FREDERICKSBURG CITY PLANNING OBJECTIVES The city of Fredericksburg Comprehensive Plan includes a list of planning and development goals and objectives, and an outline of the priorities of the city, designed to guide officials and citizens into the future. Each objective in the comprehensive plan is accompanied by a series of "Implementation Strategies" to guide city officials in implementing each objective and achieving each goal. There are several objectives and accompanying "strategies" that are relevant to this report. They directly address the ideas of sprawl and blight, and how transportation planning fits in with the notion of economic development and tourism planning. Figure 6 outlines some of the goals of the comprehensive plan relevant to this study. Strategies to achieve Objectives 1.3 ("To preserve, protect, and acquire, if necessary, historically and culturally significant areas, sites, structures and objects that contribute to the historic charm of Fredericksburg") and 1.4 ("To create "points of arrival" at the highway entrances to Fredericksburg at the city limits and at historical edges of the community"), for example, include: < Giving preference to land use proposals that preserve and/or enhance the city's historic and cultural resources; < Supporting preservation of historic landmarks, buildings, and homes through zoning and historic preservation ordinances; < Identifying landmarks at the historic edges of the community which would create "points of arrival," including: · West Main Street (U.S. 87 North and U.S. 290 West). · North Milam Street (RM 965). < Landmarks with entry signs and landscaping including: · North Llano Street (SH 16 North). · South Adams Street (SH 16 South). · South Washington Street (U.S. 87 South). -59-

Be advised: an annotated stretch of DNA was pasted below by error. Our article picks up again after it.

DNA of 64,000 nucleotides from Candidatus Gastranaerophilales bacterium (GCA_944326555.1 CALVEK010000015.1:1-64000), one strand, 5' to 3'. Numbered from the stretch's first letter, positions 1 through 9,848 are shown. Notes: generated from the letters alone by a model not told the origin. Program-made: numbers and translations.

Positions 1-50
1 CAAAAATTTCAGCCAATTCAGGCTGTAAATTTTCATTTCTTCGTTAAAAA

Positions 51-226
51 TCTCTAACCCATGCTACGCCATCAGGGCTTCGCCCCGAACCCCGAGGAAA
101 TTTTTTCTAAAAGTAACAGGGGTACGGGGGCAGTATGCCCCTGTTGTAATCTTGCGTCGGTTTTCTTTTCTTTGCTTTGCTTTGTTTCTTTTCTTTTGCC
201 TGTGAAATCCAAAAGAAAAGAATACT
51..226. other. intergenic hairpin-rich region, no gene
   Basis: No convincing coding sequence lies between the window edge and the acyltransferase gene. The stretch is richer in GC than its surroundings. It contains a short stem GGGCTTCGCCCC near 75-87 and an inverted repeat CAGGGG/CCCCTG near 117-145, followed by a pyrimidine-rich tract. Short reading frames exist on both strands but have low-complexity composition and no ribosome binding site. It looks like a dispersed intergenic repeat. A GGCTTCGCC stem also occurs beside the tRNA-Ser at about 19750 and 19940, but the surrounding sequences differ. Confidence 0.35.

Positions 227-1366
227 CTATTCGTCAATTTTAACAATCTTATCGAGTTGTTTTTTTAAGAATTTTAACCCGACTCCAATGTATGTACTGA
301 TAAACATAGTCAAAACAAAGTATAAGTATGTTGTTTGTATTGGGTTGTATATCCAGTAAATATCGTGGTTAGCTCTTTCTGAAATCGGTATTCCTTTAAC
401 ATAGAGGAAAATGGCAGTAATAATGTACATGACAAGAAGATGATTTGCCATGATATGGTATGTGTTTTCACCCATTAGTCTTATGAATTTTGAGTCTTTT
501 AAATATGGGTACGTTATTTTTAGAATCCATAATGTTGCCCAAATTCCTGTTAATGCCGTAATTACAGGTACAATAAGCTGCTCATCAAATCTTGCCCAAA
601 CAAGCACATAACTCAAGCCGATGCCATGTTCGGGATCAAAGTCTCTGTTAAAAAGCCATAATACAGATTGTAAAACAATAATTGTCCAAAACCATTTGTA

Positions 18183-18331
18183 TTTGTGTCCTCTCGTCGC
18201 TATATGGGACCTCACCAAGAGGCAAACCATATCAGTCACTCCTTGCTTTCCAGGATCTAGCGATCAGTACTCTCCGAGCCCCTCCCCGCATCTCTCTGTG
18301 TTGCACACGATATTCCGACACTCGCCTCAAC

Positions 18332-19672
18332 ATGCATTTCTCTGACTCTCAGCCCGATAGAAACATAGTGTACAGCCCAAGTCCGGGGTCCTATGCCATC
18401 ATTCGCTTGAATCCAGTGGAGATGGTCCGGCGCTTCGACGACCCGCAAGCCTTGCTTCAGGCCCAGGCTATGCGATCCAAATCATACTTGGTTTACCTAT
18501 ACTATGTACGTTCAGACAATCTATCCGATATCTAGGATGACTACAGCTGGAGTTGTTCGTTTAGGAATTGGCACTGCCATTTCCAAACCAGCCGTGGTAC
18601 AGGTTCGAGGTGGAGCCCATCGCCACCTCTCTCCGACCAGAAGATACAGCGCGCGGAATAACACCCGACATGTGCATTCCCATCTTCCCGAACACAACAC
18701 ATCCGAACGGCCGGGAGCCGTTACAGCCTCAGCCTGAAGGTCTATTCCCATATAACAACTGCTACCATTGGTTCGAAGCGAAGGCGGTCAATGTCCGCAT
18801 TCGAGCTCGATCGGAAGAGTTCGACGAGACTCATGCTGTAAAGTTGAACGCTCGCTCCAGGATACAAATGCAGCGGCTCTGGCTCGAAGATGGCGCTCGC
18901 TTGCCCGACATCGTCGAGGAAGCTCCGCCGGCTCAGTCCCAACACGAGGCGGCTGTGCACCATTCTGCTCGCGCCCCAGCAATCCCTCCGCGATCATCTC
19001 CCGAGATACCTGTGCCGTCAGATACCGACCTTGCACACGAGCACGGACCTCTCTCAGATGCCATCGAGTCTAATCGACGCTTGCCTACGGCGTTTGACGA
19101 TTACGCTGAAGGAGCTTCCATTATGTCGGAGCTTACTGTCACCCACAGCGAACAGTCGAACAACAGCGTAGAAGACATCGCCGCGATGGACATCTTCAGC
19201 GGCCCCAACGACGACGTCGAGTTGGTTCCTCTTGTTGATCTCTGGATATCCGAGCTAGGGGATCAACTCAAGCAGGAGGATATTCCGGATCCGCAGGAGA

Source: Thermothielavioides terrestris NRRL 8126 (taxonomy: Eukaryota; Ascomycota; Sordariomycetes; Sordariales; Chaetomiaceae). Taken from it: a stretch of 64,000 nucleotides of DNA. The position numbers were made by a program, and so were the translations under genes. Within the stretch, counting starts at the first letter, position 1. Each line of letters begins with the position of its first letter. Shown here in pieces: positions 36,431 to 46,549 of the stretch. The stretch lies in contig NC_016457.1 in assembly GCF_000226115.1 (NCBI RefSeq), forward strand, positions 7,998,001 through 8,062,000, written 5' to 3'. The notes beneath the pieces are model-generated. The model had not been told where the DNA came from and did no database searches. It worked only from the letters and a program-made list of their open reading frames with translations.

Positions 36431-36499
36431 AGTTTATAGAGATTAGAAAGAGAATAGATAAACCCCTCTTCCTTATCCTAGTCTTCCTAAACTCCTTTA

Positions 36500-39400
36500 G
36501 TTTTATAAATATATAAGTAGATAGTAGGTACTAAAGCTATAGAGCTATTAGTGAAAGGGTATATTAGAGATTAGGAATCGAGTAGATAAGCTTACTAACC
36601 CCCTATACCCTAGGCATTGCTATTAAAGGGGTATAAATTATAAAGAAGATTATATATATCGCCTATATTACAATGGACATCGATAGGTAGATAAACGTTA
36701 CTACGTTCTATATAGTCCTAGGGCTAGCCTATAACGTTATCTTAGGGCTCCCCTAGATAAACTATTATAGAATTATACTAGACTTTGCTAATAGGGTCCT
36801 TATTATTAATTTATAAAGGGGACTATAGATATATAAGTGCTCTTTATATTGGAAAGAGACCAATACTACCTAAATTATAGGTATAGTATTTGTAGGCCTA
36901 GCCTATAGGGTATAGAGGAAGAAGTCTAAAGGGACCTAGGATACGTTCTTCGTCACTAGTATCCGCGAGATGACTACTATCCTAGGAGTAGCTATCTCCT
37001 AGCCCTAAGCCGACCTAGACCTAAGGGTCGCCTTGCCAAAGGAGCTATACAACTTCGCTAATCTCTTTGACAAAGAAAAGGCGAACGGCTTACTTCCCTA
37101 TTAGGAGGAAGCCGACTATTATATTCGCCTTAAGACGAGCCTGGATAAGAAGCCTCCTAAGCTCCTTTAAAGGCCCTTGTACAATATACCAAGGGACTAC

Selected City of Fredericksburg Planning Goals and Objectives Goal 1: To protect and enhance the small town values and the quality of life that characterize Fredericksburg through its historic charm, safe neighborhoods, and excellent community services and facilities. Objective 1.3: To preserve, protect, and acquire, if necessary, historically and culturally significant areas, sites, structures and objects that contribute to the historic charm of Fredericksburg. Objective 1.4: To create "points of arrival" at the highway entrances to Fredericksburg at the city limits and at historical edges of the community. Goal 2: To improve the identity, safety, convenience, and competitiveness of the central business district. Objective 2.1: To expand and give visual definition to the downtown area. Objective 2.2: To increase the number of designated parking spaces and access to parking within the downtown area. Goal 3: To provide a well-balanced transportation system that will assure expeditious, safe and convenient circulation of people and goods through and around the city with a minimum of conflicts and adverse effects to adjacent land uses. Objective 3.1: To create a U.S. 290 truck route around the urbanized area of Fredericksburg. Objective 3.2: To adopt an official comprehensive circulation plan so that the required rights-of-way for future thoroughfares will be provided when needed. Goal 4: To increase the opportunities for youth to congregate safely and to participate in family-oriented activities. Goal 5: To promote the availability of adequate, affordable housing throughout the city for all present and future residents of Fredericksburg. Goal 6: To develop and promote and economic development program to diversify the local economy and to take advantage of Fredericksburg's geographic location. Objective 6.1: To market Fredericksburg's tourist, retain and service opportunities. Objective 6.2: To insure continued support for agriculture and related uses and programs in recognition of the importance agribusiness has to the region's economy. Objective 6.3: To attract new industries and businesses and to work with existing businesses and industries to diversify the economic base...and preserve the environmental qualities of the area. Goal 7: To increase parks and recreation opportunities in Fredericksburg. Goal 8: To promote managed growth through comprehensive planning, capital improvements programming, and fiscally responsible development. Goal 9: To work to maintain and improve, when necessary, the natural resources and the environmental quality of the area in recognition of the fact that the natural environment plays a major role in the quality of life in Fredericksburg. Goal 10: To implement the comprehensive plan 1996 goals in a manner that will maintain the financial integrity of the city. Figure 6. City of Fredericksburg Comprehensive Plan -60-